Sunday September 25, 2022

Justice for Farishta

May 27, 2019

Islam describes the killing of one innocent person as the slaughter of all of humanity. The constitution of Pakistan protects the sanctity of human life, and binds the state to protect the life, dignity and property of every citizen.

The duty to protect citizens from harm and safeguard their fundamental rights is exclusively that of the state and its functionaries.

But has the state of Pakistan succeeded in protecting the lives, dignity and properties of its subjects? The answer can be found in the case of ten-year-child Farishta Mohmand.

When Farishta went missing on April 15, 2019, her father, Gul Nabi, approached the concerned police station to file a case and, more importantly, to seek the assistance of the police in finding his daughter. The police are responsible for finding a missing child; this is their duty as representatives of the state.

However, the response Gul Nabi, an ordinary citizen, received from the police was painful and disturbing. The SHO, who was under legal duty to not only register an FIR but also help Gul Nabi finding Farishta, refused to register the FIR and told him to find his daughter himself. The most response from the police was when they insinuated that ten-year-old Farishta may have eloped.

This humiliating response from a state functionary was traumatic for a father of a missing child. These are the kind of officials who are at the helm of affairs, holding public office as representatives of the state and entrusted with the duty to serve the people of Pakistan and safeguard their fundamental rights.

Gul Nabi ran from pillar to post to get the state to help him find his daughter, but the state miserably failed to protect her. Crucial time was lost; time which would have been spent carrying out a search operation to find Farishta. Had the police promptly responded to Gul Nabi, his daughter may have been saved from the violence of those who killed her.

After the failure of the state machinery, Gul Nabi started looking for his daughter alone; eventually, he found her dead body in the bushes. After all the trauma he had gone through, once Farishta’s body had been discovered, a government hospital in Islamabad added to the pain and misery of the father by showing reluctance to conduct an autopsy of Farishta’s body.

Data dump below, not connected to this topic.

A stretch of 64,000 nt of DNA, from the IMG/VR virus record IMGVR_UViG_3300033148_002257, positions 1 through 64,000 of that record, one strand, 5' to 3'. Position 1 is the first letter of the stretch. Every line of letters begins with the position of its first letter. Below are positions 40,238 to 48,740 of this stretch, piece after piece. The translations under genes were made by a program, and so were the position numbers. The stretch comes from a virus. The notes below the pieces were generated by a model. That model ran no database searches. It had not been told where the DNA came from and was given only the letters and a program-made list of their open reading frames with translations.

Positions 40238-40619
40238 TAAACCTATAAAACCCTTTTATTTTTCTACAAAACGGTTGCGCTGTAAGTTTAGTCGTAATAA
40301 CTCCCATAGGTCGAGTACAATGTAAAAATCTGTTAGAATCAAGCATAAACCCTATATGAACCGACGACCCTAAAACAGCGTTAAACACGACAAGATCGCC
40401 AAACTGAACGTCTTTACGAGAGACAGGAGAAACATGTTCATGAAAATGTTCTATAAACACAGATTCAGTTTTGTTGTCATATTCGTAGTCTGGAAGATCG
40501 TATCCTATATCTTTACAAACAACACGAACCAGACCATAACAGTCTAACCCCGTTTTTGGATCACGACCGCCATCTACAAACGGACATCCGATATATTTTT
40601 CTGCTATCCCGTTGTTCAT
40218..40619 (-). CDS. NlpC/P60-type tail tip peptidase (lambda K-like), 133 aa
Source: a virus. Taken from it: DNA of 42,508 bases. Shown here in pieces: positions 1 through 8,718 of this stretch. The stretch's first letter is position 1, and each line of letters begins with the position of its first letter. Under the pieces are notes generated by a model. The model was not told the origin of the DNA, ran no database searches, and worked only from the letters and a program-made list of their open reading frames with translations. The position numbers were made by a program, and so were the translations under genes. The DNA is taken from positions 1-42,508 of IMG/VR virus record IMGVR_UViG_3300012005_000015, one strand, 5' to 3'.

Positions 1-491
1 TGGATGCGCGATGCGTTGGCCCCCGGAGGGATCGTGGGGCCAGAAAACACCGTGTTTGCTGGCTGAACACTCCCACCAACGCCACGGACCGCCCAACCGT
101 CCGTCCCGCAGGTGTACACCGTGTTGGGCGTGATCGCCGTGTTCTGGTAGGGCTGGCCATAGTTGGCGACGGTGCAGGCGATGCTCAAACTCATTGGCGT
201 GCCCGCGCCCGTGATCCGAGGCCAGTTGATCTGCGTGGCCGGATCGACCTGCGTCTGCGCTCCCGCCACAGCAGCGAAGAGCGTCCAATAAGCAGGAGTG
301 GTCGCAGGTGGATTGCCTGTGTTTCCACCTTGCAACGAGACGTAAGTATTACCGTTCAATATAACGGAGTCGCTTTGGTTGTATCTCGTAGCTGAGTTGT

The state was finally awakened from its deep slumber by a social media campaign in support of Farishta by friends of Gul Nabi who led protests against the state functionaries who had failed to come to the rescue of a ten-year-old child. The prime minister took notice; and the IG police took notice and suspended the SHO. The suspension of government officials after every such unfortunate incident is a routine practice.

The solution to this problem does not lie in the suspension of government officials. The solution, in fact, is to make the system responsive to each and every citizen. The most disturbing dimension in Farishta’s case was the agony, suffering and unimaginable pain inflicted on her father due to the non cooperative and humiliating attitude of state functionaries.

It is the failure of our criminal justice system, which failed to respond promptly to the unimaginable plight of Gul Nabi. The loss of Farishta’s parents cannot be compensated. But justice for Farishta can start by improving the police system and making it efficient and responsive to ordinary citizens. Justice for Farishta will be an effective police system which safeguards the lives of every citizen.

The buck stops at the top. The top hierarchy of the police must take responsibility for the failure to respond to the agony of Gul Nabi. The traditional thana culture led to worsening the already heartbreaking case of Farishta. Along with improving the thana culture, capacity building of the police and strict internal accountability mechanism, the government and IG police are also required to take practical steps to improve the confidence of the public in the police as they share the same goal of prevention of crime and public safety.

The police need to improve communication with the public by working with the community to identify problems and implement solutions that produce meaningful results for the community. If state functionaries start looking at themselves as the guardians and protectors of the people and their rights, they will treat every citizen with respect and dignity.

Instead of taking a reactive approach to each and every incident, state functionaries needs to develop a systematic and proactive mechanism for preventing such unfortunate incidents or at least mitigating the loss. If state functionaries such as the police fail to realize their fundamental and constitutional duty of protecting the lives and properties of all citizens, then they are also guilty of the offence by omission as they hold their office as trustees for the people of Pakistan.

The writer is a lawyer based in Islamabad. Twitter: @iamTribalKhan